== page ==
SARASOTA, Fla. – Gov. Ron DeSantis was at the New College of Florida in Sarasota to sign education bills — including two to continue to stand against the so-called “woke agenda” — with conservative activist Christopher Rufo by his side.
DeSantis signed SB 266 and HB 931 to restrict the Diversity, Equity, and Inclusion, or DEI programs, at Florida’s public colleges and universities in his effort to prevent “dangerous” political and social activism.
“Treat people as individuals,” DeSantis said adding DEI tries “to divvy” up students “based on any type of superficial characteristics.”
DeSantis has also signed bills to empower the Florida Department of Education to fight against what conservative Republicans perceive as “indoctrination” or “woke.”
Education Commissioner Manny Diaz Jr. supports DeSantis’s efforts to restrict education on sexual orientation, gender identity, and critical race theory, and to allow parents to challenge books.
“If you want to do things like gender ideology, go to Berkeley, go to some of these other places, that’s fine,” DeSantis said.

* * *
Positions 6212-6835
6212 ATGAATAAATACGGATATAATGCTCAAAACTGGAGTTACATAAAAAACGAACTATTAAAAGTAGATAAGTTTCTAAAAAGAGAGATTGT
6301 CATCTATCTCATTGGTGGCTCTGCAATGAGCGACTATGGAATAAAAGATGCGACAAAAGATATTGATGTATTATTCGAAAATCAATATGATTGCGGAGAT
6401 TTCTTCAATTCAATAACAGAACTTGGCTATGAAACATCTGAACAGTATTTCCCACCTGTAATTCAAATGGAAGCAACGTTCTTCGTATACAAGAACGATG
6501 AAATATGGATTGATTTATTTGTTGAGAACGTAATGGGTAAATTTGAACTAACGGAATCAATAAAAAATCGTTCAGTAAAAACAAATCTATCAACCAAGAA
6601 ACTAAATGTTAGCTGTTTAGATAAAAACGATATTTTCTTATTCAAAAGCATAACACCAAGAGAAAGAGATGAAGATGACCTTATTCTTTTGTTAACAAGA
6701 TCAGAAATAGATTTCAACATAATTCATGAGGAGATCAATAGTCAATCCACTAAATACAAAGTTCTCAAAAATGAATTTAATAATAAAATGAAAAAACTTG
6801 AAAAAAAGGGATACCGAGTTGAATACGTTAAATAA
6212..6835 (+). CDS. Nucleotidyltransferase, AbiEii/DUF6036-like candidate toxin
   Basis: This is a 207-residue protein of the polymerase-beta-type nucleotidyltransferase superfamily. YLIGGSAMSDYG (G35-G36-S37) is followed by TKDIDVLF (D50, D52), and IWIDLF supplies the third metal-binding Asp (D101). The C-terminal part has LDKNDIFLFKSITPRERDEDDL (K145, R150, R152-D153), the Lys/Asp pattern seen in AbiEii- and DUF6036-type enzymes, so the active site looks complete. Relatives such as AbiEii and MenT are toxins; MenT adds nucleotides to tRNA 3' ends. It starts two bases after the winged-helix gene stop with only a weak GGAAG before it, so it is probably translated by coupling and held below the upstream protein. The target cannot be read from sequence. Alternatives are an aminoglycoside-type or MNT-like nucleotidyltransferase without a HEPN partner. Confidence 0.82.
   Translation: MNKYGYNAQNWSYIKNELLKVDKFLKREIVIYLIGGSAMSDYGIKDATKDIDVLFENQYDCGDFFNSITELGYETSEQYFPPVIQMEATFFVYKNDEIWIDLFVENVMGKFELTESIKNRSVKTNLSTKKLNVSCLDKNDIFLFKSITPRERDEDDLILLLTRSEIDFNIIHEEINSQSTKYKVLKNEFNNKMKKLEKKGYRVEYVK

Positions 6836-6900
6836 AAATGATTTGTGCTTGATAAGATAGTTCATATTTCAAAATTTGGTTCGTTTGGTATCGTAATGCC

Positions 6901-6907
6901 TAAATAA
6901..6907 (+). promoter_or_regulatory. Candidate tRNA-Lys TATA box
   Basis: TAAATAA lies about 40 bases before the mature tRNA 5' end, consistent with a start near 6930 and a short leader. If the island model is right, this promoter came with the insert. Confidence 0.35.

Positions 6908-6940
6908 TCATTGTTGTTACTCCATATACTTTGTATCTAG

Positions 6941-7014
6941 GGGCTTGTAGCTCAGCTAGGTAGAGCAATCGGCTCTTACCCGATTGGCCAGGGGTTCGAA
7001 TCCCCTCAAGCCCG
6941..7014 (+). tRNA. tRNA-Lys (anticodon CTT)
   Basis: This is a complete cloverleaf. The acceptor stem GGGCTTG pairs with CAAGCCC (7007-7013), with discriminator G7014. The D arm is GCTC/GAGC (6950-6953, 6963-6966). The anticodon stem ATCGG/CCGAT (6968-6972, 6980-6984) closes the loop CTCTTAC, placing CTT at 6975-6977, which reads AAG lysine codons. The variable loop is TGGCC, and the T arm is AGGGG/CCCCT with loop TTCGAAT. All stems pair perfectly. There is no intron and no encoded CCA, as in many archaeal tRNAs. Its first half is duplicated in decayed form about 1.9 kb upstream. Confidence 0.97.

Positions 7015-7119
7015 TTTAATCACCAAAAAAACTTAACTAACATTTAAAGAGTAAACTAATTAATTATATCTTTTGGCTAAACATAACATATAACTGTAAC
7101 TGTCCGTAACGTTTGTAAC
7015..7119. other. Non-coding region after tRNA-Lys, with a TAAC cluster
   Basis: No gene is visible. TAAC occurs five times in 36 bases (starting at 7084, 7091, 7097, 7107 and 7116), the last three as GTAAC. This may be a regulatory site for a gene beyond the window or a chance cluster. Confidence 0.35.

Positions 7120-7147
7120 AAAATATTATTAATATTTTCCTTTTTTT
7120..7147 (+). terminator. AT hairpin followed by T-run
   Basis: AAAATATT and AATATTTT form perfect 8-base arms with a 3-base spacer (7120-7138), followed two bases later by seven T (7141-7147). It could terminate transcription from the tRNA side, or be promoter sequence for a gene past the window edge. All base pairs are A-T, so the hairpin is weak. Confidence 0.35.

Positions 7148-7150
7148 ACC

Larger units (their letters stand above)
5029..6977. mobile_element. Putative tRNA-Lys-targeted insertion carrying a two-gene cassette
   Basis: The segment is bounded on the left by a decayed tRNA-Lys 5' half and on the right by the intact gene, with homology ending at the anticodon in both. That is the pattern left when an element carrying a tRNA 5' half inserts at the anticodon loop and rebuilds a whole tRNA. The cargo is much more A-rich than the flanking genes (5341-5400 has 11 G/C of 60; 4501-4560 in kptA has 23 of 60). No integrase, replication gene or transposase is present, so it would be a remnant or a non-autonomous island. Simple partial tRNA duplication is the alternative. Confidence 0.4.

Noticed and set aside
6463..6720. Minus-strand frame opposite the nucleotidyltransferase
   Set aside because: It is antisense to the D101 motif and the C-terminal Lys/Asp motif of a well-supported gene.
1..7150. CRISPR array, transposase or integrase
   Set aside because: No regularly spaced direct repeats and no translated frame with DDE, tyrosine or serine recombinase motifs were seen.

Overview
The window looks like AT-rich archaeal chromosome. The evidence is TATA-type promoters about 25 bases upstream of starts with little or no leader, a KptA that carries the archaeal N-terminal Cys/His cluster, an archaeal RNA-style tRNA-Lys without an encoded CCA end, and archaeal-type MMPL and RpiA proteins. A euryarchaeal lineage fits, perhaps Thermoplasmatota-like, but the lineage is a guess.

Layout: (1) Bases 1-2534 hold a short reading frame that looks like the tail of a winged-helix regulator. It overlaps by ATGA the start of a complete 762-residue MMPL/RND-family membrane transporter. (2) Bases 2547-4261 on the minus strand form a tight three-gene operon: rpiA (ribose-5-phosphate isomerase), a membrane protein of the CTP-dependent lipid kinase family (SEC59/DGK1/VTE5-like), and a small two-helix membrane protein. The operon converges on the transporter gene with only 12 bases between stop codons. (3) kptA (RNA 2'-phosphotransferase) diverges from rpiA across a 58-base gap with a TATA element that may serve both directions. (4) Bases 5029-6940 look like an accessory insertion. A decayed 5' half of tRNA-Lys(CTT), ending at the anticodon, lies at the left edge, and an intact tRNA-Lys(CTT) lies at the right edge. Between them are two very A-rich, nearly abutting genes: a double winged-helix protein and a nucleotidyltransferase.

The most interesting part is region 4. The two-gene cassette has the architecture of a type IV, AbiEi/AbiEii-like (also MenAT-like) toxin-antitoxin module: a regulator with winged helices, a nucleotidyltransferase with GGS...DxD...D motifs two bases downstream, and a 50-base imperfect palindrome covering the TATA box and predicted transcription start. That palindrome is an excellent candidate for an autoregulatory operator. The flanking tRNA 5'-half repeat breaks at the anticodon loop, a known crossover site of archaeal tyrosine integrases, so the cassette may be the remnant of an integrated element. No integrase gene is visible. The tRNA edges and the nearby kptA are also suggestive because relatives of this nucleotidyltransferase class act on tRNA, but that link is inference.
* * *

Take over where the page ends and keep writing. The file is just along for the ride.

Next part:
Rufo, 38, is best known for his opposition to critical race theory as “an existential threat” and the “default ideology” of the federal “bureaucracy” that has “intimidated” conservatives.
“This is the most significant higher education reform,” Rufo said about the new Florida laws.
DeSantis said Rufo stood against DEI as having no place in public education because it is discriminatory. He said defunding it is important to invest in science, technology, engineering, and math instead.
“If you look at the way this has actually been implemented across the country, DEI is better viewed as standing for ‘discrimination, exclusion, and indoctrination,’ and that has no place in our public institutions,” DeSantis said to enthusiastic applause inside amid a loud protest outside.
Another bill DeSantis signed into law was SB 240 to fund expanding work-based learning opportunities with links to local industry. The bill provides $100 million for the Workforce Development Capitalization incentive grant program for schools.
Attorney Adam Steinbaugh, of the Foundation for Individual Rights and Expression, was among the critics who view the new Florida laws as an expansion of the Stop WOKE Act.
“Florida’s universities should be places open to the free exchange of ideas,” Steinbaugh said in a statement. “When lawmakers start voting ideas off the table, no idea is safe from censorship. "
Watch DeSantis’s speech
Watch Rufo’s speech